United Statesv.Sustayta

No. 17-11676 (11th Cir. Jan. 19, 2018)

No. 17-11676


UNITED STATES OF AMERICA, Plaintiff - Appellee, v. CHRISTOPHER LEE SUSTAYTA, Defendant - Appellant.

[DO NOT PUBLISH] Non-Argument Calendar D.C. Docket No. 8:02-cr-00229-JSM-AAS-4 Appeal from the United States District Court for the Middle District of Florida Before MARCUS, ROSENBAUM and JILL PRYOR, Circuit Judges. PER CURIAM:

Christopher Sustayta appeals his 30-month sentence imposed after the district court revoked his supervised release. He argues that the district court erred by failing to give him an opportunity to allocute prior to imposing his sentence and to fully elicit objections after it imposed his sentence. The government agrees. After careful review, we vacate Sustayta's sentence and remand for resentencing.

"Allocution is the right of the defendant to make a final plea on his own behalf to the sentencer before the imposition of sentence." United States v. Prouty, 303 F.3d 1249, 1251 (11th Cir. 2002).


After pleading guilty to a narcotics charge, Sustayta was sentenced to a term of imprisonment followed by five years of supervised release. He later was charged with multiple violations of the conditions of his supervised release. Sustayta admitted that he had committed three drug-related violations, but denied two firearm-related violations. After hearing evidence and brief argument from the attorneys, the district court revoked Sustayta's supervised release, finding him guilty of all of the violations. The district court then immediately sentenced Sustayta to 30 months' imprisonment, which was at the bottom of his applicable range under the Sentencing Guidelines.

After pronouncing the sentence, the district court turned to Sustayta, asking him: "Mr. Sustayta, would you like to say anything about the sentencing?" Doc. 296 at 54. In response, Sustayta asserted his innocence as to the firearm charges. The district court thanked him and then explained to Sustayta his appellate rights. At no point during the hearing did Sustayta's counsel object to Sustayta's lack of an opportunity to allocute. This is his appeal.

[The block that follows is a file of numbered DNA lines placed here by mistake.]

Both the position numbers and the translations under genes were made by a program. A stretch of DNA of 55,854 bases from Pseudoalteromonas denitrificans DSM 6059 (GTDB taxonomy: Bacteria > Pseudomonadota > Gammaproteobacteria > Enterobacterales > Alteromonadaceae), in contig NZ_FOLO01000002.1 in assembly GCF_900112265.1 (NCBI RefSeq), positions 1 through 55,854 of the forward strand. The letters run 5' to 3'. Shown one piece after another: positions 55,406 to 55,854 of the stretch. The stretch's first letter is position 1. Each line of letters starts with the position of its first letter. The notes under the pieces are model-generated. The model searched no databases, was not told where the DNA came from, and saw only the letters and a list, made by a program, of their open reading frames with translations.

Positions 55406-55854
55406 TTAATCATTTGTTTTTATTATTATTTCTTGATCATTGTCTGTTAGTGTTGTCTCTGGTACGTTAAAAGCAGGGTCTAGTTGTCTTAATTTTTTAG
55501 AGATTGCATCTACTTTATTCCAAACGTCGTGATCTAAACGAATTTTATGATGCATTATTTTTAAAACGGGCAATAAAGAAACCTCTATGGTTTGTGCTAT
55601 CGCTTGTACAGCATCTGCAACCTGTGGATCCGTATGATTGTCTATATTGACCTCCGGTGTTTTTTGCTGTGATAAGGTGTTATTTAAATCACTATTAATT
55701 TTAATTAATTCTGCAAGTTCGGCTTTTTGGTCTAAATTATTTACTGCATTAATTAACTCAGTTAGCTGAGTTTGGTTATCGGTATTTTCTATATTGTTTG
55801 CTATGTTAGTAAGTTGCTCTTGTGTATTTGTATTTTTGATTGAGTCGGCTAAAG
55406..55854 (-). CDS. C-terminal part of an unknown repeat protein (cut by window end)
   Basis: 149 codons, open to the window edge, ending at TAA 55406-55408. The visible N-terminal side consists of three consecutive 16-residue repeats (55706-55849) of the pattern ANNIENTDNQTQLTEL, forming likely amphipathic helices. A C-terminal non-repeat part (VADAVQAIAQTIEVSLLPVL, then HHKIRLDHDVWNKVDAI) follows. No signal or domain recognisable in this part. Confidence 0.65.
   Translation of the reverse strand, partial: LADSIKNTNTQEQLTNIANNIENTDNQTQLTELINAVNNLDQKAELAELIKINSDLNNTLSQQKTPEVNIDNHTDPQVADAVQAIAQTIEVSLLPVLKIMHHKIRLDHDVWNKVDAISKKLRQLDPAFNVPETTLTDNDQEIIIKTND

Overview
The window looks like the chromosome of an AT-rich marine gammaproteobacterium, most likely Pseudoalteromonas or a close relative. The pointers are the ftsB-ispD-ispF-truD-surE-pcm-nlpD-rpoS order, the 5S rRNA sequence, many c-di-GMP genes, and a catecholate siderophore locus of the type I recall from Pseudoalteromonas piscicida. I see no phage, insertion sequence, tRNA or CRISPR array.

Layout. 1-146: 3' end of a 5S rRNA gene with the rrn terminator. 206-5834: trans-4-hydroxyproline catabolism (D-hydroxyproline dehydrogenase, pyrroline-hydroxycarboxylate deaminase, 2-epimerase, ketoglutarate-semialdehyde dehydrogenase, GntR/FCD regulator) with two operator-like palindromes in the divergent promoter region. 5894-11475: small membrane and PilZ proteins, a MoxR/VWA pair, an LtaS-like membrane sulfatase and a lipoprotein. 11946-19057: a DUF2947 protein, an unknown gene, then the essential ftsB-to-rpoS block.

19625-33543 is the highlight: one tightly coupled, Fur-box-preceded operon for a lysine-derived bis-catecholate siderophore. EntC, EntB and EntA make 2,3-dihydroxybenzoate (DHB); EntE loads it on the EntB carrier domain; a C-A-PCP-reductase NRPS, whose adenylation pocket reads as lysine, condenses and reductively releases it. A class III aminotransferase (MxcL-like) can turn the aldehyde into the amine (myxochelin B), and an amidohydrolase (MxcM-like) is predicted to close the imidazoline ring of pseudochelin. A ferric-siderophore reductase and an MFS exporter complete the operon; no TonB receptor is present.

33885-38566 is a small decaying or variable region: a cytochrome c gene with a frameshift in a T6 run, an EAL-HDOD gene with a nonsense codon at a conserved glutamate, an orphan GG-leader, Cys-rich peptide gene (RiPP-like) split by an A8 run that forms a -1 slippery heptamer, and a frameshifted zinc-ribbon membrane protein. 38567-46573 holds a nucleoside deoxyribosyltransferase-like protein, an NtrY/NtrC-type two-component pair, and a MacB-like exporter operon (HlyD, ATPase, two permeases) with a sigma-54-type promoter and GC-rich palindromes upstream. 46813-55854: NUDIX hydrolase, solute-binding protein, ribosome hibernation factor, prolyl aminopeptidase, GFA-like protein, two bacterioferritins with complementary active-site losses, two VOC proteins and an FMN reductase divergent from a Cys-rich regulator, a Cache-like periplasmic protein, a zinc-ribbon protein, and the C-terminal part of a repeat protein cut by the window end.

Unless otherwise specified, all citations in the form "Doc." refer to the district court docket entries.

Sustayta also filed an unopposed motion for an expedited decision. That motion is GRANTED.


We review "a district court's failure to afford a defendant the right of allocution . . . only for plain error where the defendant did not timely object." United States v. Prouty, 303 F.3d 1249, 1251 (11th Cir. 2002).


On appeal, Sustayta argues that the district court erred by pronouncing his sentence without first giving him the opportunity to allocute. The government agrees, as do we.

Sustayta argues that because the district court failed to fully elicit objections after pronouncing the sentence, this Court should apply de novo review. See United States v. Campbell, 473 F.3d 1345, 1348 (11th Cir. 2007). Because we conclude that Sustayta's sentence must be vacated even applying plain error review, however, we do not address this argument. --------

Under Federal Rule of Criminal Procedure 32, Sustayta had a right to speak or present mitigating information before the district court imposed his sentence, not just during the sentencing proceeding. Fed. R. Crim. P. 32(i)(4)(a)(ii); see also United States v. Carruth, 528 F.3d 845, 846-47 (11th Cir. 2008) (explaining that the right of allocution extended to revocation of supervised release hearings). Because Sustayta's attorney failed to object to the district court's denial of Sustayta's right to speak before imposition of the sentence, we review the denial of this right for plain error. United States v. Doyle, 857 F.3d 1115, 1118 (11th Cir. 2017). "We will reverse a district court's decision under the plain error rule only if there is (1) error, (2) that is plain, and (3) that affects substantial rights, and if (4) the error seriously affects the fairness, integrity, or public reputation of judicial proceedings." Id. (internal quotation marks omitted).

As to the first two requirements, the district court's failure to offer Sustayta an opportunity to allocute prior to imposing the sentence was error, and it was plain. See Prouty, 303 F.3d at 1252 ("Because [Federal Rule of Criminal Procedure 32] specifically requires the district court to offer the defendant the opportunity to allocute, the court's failure to do so was a 'clear' or 'obvious' error."); Doyle, 857 F.3d at 1118 (same).

As to the third requirement, the district court's error affected Sustayta's substantial rights. We recently explained that because the Sentencing Guidelines are now advisory, a defendant is "entitled to a presumption that he was prejudiced by the district court's failure to afford him his right of allocution, . . . even if he received a sentence at the low end of his advisory guidelines range." Doyle, 857 F.3d at 1121. This satisfies the plain error rule's third requirement. Id. Finally, because the allocution error affected Sustayta's substantial rights, the fourth requirement is also met. See id. at 1118 ("We have held that if the allocution error affects the defendant's substantial rights, which is the third requirement, the fourth one—that the error seriously affects the fairness, integrity, or public reputation of judicial proceedings—is also met." (internal quotation marks omitted)). Thus, the district court committed plain error in denying Sustayta the opportunity to allocute before his sentence was pronounced.


For the foregoing reasons, we vacate Sustayta's sentence and remand to the district court for resentencing.